One of the most enigmatic paintings to hang in the national gallery is Man of Sorrows by the eminent Scottish pre-Raphaelite painter William Dyce. What makes this 19th century painting so striking is that it depicts Jesus in the highlands of Scotland, yet nobody seems to be able to explain why. For hundreds of years spiritual seekers from a variety of faiths have been drawn to this country. It is hard to pinpoint an exact reason so rather than try and explain the phenomena then here are a few spiritual highlights that you could investigate further if intrigued.
Pluscarden Abbey near Elgin is home to a community of Catholic Benedictine monks in the only medieval British monastery still being used for its original purpose. The atmosphere of quiet reflection and of work dedicated to the glory of God is the same now as it was in the thirteenth century, when a community of monks first came to this part of Moray. The Abbey welcomes day visitors of all faiths to enjoy the beauty of its architecture and its setting but also organises longer retreats where guests can experience the true monastic life. This is an easy visit from Willowvale which is located just down the coast.
Samye Ling is a monastery and international centre of Buddhist training, known for the authenticity of its teachings and tradition. It was founded in 1967 and was the first Tibetan Buddhist Centre to be established in the West. The centre is primarily residential, offering instruction in Buddhist philosophy and meditation within the Karma Kagyu lineage of Tibetan Buddhism. It is also a centre for the preservation of Tibetan religion, culture, medicine, art, architecture and handicrafts. There is a shop, Tibetan Tea room and day visitors are welcome to listen to prayers and stroll the gardens as long as they are respectful of meditation times. Unfortunately pets and children are not welcome at the temple so you could ensconce them all at Branxholm Park House just a few miles away where they can enjoy a games room, cinema and a hot tub while you meditate in peace!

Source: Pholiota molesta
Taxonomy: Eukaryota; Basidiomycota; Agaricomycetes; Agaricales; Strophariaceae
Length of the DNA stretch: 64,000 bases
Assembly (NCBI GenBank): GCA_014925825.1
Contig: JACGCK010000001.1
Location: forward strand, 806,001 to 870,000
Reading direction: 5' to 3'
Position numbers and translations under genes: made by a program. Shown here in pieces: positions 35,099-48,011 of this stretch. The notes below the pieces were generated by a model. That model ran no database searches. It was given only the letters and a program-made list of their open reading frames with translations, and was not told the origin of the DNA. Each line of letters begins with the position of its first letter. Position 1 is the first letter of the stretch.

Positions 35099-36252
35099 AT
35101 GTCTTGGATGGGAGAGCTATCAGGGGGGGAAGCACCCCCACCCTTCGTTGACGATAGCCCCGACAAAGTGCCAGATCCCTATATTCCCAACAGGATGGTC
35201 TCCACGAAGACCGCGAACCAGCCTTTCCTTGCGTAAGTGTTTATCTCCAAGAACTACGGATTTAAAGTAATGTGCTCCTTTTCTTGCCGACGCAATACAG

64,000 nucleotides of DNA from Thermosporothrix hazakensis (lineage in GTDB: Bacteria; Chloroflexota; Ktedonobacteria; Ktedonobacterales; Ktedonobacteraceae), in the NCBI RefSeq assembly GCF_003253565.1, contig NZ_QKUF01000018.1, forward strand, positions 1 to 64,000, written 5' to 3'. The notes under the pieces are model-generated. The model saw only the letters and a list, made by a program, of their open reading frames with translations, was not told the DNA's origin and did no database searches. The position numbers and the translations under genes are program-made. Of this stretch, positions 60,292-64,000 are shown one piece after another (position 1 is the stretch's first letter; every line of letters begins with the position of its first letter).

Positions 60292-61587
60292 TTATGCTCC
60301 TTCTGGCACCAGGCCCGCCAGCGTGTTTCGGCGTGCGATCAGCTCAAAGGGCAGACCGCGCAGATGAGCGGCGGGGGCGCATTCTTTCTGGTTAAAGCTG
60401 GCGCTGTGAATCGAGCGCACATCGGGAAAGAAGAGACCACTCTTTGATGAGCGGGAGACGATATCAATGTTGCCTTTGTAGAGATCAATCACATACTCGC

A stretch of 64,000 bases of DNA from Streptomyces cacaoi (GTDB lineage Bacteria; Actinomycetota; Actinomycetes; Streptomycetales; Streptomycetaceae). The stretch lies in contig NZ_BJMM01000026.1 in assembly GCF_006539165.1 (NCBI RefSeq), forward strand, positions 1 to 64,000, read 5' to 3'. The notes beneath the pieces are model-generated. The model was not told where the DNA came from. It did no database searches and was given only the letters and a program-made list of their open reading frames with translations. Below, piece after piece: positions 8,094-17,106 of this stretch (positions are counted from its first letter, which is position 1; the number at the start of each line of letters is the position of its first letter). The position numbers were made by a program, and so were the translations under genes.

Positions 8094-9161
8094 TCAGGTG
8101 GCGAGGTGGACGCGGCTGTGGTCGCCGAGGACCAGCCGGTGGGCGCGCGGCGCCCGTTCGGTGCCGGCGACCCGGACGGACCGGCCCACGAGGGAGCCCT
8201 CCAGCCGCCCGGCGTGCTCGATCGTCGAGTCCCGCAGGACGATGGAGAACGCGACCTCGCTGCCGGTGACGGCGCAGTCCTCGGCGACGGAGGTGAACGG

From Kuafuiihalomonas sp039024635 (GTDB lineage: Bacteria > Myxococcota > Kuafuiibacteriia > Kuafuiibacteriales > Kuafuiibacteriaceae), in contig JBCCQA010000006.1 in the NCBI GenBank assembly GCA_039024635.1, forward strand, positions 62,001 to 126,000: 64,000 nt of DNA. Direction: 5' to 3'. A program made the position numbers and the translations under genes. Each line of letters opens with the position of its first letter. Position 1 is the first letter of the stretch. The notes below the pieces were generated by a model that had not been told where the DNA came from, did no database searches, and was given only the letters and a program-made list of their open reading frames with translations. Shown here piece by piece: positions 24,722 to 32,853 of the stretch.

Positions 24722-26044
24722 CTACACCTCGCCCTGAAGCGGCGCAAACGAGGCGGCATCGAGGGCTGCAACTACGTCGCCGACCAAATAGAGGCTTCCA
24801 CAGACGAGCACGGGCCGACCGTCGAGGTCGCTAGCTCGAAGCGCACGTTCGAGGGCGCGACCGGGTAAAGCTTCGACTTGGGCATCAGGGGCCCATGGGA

The island of Erraid is a stunning retreat that has been owned by the internationally renowned Findhorn foundation for over 30 years. Its location, just off the Isle of Mull, is a spectacular and peaceful escape from the pressures of daily life. The focus here is on community living and a simple lifestyle of work, play, celebration and meditation, undertaken with an open heart and a willingness to listen to spirit. You can visit the island by walking along the sandy beach that connects it to Mull at low tide. To decide how much to pay for a longer stay you perform a short meditation during which you tune in to the amount of money you would like to give to the community in exchange for your time on the island. For more conventional pricing then how about Kellan Mill on the main island of Mull, close enough for you to still do a day trip.
One of the most impressive spiritual sights in the whole country are the Callanish Standing Stones. This majestic structure has puzzled academics for years, its exact purpose still a mystery. Walking through the awe inspiring site believed by some to be some form of celestial observatory is enough to inspire a sense of devotion in even the hardest atheist. Druids and moon worshippers tend to congregate here as an alternative to much more controlled sites like Stonehenge on dates such as the equinox or solstice. You don’t have to be a pagan to appreciate the power of watching the sunrise over the stones and they are but a short drive from Tigh Bhisa Blackhouse. Alternatively, if staying at Taigh nan Eilean you can take a sail from Miavaig Harbour with SeaTrek and approach Callanish from the sea – the route which the original builders of this moment would have had to do.
For those wishing to attend mass on holiday, the Catholic Church, especially in South Uist and Barra welcome visitors and the Presbyterian Church and Free Church of Scotland offer the opportunity to experience the traditional psalm singing known as Gaelic precenting. This is an extremely powerful and emotional experience where the congregation is led by a lone singer in a call and response style, unaccompanied by any musical instruments. After all that worthiness why not head for the bright lights of Stornoway and Peninsula Cottage. The hot tub is conveniently out of sight so you can kick back with a beer after your religious endeavours!
Photo Credit: Man of Sorrows by William Dyce